Well, this thought came to me one day when I was thinking about the writing process. Isn’t that what this writing stuff is all about? Aren’t we just trying to get our readers convinced that they can dig a hole to China (metaphorically, of course)? What we are trying to do is get them so involved and so connected to our book and our characters that they don’t realize that it isn’t real.
Am I the only one that googled to be sure that the book Amityville Horror was based on a true story? While there has been extensive controversy about the book on whether or not it’s claim is based on a true story, the book (not the movie) gives you an intense ride through the life of the family living inside of this house. It’s one of the few horror stories that gives you a better experience in the book, than the movie.
And how about the writer that’s telling this story? When reading these writing interviews, how often do writers get asked whether these events in their book were inspired by real experiences? (Remember the movie The Blair Witch Project…didn’t you just want that to be real?) Or how about writers who get asked whether their character’s were inspired by real people in their life? (I’m certain we’ve all gotten that question.)
Readers want to be convinced so much that what they are reading is real. It may have been found in the fiction section, but when a writer weaves a tail so cleverly that it leaves the reader wanting to meet this character, take them out for lunch, and gab about the experiences they just lived through, it seems as if that’s when the writer has truly achieved success.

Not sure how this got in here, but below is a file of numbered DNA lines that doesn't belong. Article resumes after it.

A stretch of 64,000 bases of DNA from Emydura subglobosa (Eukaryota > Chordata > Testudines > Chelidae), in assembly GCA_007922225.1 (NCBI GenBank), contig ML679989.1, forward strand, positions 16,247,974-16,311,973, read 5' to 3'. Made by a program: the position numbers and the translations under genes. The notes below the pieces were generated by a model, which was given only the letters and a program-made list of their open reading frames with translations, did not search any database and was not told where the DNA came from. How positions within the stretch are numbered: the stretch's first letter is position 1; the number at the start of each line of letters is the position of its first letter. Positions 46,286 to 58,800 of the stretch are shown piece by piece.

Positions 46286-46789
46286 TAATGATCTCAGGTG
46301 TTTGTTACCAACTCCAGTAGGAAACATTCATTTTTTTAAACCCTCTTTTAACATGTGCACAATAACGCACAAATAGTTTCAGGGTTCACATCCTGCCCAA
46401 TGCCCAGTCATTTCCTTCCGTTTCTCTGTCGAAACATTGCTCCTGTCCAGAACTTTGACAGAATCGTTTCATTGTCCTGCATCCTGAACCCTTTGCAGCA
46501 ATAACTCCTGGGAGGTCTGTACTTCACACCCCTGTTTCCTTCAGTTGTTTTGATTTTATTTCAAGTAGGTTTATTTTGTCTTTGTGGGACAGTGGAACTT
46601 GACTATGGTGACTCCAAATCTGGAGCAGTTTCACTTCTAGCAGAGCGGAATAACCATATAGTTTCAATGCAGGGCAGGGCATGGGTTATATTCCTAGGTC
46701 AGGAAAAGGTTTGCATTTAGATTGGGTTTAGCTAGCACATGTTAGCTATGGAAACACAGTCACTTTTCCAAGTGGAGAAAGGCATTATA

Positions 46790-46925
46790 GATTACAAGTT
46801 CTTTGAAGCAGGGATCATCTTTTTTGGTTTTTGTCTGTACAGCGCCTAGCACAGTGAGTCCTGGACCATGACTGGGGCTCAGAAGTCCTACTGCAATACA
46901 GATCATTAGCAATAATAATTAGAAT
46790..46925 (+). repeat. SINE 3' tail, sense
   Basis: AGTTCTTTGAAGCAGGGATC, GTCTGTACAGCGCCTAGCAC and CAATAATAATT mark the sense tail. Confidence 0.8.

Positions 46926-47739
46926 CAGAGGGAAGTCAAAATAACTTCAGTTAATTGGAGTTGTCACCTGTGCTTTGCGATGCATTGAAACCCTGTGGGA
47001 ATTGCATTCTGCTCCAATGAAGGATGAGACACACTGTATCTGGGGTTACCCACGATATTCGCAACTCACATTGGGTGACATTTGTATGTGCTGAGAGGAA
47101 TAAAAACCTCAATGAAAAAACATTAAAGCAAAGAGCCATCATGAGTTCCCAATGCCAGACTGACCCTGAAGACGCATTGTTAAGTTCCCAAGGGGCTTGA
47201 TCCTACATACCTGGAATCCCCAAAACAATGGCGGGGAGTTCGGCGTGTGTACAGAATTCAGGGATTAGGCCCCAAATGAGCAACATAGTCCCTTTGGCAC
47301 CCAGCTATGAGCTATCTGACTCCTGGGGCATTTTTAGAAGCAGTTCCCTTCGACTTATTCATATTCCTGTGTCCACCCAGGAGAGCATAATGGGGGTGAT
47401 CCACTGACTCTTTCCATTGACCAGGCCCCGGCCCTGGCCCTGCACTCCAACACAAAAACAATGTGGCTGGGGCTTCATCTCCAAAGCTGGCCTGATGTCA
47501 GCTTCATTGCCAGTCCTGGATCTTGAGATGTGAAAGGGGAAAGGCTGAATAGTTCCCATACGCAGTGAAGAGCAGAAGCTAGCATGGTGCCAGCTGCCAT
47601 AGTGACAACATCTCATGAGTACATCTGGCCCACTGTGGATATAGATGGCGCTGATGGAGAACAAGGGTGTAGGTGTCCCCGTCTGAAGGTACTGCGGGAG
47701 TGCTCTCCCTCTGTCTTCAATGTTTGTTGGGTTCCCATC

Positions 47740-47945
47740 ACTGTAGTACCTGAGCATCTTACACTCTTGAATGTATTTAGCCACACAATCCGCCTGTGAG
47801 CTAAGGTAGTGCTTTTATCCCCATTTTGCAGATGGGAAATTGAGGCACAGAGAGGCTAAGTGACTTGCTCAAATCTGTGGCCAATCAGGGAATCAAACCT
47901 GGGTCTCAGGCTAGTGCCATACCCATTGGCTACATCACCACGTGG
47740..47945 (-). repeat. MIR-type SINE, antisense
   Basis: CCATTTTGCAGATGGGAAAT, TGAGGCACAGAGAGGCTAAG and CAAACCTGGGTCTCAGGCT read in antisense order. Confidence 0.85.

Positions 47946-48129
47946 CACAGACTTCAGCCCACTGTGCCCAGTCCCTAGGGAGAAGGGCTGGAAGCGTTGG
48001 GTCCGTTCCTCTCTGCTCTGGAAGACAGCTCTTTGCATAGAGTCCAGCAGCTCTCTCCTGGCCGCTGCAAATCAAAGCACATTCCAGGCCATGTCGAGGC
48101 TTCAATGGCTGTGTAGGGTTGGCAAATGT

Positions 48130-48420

Today I’m writing with the knowledge that my reader wants me to take their hand, and take them on a journey where they can believe in the story. I may be telling them about something that hasn’t really happened…about a place that doesn’t really exist…about a character they can’t meet…but that doesn’t really matter.
You know why?
Because at heart, we are still little kids, with a shovel in our hand, digging that hole to China.
Still wanting to believe that Santa is real.
That toys come to life when you’re not looking (or when you push them too far)…
And that the Great Pumpkin will rise again.
*grabs shovel* So, if any of you need me. I’ll be outside.